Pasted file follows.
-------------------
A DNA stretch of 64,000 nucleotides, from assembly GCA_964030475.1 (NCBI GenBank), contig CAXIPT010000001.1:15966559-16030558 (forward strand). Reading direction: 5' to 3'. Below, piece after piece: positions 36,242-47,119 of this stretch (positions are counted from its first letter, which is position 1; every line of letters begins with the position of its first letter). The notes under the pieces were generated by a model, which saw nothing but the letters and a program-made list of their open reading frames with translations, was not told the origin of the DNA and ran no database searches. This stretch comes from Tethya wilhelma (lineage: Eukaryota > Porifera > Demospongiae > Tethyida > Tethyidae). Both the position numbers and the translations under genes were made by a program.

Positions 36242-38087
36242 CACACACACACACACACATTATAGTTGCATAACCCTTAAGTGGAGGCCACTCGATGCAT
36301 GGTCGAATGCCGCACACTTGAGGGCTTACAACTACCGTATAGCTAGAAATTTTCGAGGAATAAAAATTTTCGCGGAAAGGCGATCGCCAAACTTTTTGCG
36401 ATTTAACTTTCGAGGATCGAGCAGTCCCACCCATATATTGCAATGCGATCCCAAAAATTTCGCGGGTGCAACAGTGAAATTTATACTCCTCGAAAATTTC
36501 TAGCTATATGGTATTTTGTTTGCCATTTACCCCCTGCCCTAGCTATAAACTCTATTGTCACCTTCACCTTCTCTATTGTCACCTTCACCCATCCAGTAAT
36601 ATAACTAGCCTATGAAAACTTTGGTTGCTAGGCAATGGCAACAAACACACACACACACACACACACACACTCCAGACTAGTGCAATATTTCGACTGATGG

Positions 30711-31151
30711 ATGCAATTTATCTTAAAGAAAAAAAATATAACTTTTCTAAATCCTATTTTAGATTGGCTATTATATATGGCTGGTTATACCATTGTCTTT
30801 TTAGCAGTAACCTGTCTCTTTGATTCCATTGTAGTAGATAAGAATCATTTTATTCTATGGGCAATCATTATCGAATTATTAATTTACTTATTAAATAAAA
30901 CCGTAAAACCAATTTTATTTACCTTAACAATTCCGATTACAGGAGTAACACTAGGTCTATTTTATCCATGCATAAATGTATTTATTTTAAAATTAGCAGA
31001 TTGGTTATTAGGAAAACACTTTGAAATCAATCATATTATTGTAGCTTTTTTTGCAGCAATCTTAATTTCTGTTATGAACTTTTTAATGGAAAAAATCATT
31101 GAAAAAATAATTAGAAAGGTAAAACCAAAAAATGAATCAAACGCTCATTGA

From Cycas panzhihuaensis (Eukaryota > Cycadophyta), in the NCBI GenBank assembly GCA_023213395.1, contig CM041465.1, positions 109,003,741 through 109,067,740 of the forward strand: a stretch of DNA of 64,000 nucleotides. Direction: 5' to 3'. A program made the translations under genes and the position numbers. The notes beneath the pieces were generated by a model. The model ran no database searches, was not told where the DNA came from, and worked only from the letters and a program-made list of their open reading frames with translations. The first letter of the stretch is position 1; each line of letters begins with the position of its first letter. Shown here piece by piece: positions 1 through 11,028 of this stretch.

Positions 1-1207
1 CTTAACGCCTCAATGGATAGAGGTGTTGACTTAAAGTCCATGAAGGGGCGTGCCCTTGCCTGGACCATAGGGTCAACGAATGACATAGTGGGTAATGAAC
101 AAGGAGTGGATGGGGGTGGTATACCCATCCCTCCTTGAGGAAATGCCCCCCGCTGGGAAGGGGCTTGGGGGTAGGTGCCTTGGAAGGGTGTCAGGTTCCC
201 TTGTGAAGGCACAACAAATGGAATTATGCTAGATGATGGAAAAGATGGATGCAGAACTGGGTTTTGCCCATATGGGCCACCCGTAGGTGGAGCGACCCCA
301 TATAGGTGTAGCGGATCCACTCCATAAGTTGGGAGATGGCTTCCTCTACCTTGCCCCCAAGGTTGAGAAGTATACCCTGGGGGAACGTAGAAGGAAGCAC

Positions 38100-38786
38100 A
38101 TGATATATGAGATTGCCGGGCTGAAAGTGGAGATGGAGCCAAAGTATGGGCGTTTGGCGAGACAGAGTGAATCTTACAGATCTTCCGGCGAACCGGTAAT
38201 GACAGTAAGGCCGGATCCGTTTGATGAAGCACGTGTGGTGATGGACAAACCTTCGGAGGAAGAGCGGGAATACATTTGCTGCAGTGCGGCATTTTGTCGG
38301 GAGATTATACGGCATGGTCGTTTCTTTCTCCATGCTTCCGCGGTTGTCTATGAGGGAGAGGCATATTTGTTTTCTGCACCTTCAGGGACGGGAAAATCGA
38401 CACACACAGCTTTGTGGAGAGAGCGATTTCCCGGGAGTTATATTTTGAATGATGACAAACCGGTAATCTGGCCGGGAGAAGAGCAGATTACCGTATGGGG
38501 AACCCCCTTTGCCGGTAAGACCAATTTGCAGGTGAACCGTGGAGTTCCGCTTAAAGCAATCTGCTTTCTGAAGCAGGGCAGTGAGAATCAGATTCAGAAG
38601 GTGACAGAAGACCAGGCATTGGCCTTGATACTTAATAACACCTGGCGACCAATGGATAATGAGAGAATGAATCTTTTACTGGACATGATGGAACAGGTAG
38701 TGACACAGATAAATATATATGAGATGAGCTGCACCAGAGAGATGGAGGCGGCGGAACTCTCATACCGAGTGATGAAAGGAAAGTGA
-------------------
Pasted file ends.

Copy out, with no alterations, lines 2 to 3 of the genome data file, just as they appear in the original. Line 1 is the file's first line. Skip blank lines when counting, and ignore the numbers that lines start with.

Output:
Positions 36242-38087
36242 CACACACACACACACACATTATAGTTGCATAACCCTTAAGTGGAGGCCACTCGATGCAT